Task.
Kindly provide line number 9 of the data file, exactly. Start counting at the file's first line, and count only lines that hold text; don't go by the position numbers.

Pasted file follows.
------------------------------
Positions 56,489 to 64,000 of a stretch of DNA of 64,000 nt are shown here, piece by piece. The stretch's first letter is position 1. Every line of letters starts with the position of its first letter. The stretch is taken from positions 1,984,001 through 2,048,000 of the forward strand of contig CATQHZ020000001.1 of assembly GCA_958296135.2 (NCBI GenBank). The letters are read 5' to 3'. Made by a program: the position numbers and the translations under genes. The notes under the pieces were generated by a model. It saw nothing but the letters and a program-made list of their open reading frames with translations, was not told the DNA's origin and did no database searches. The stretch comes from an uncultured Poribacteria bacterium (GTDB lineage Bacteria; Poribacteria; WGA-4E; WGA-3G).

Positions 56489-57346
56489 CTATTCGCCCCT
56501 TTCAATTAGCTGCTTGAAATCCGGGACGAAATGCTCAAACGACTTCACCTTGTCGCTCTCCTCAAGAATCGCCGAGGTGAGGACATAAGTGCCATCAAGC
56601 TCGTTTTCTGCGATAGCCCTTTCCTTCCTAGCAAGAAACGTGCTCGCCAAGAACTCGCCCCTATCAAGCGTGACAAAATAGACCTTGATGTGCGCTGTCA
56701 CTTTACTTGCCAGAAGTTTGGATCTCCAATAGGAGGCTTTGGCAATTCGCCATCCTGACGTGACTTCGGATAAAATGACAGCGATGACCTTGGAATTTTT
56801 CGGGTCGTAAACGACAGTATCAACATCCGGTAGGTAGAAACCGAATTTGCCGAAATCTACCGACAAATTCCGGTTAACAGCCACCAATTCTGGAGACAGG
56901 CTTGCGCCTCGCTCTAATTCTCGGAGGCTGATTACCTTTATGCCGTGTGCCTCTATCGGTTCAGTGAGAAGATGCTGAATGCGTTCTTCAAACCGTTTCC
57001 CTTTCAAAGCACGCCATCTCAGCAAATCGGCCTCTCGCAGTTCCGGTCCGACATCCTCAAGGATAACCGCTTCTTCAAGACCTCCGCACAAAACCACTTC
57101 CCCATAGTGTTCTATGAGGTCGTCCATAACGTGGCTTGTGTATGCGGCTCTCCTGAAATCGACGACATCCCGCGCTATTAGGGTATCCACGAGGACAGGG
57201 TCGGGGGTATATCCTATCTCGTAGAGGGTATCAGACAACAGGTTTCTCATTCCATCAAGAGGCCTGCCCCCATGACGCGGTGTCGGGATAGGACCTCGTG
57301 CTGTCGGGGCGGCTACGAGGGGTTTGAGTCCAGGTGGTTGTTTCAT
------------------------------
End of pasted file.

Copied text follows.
57001 CTTTCAAAGCACGCCATCTCAGCAAATCGGCCTCTCGCAGTTCCGGTCCGACATCCTCAAGGATAACCGCTTCTTCAAGACCTCCGCACAAAACCACTTC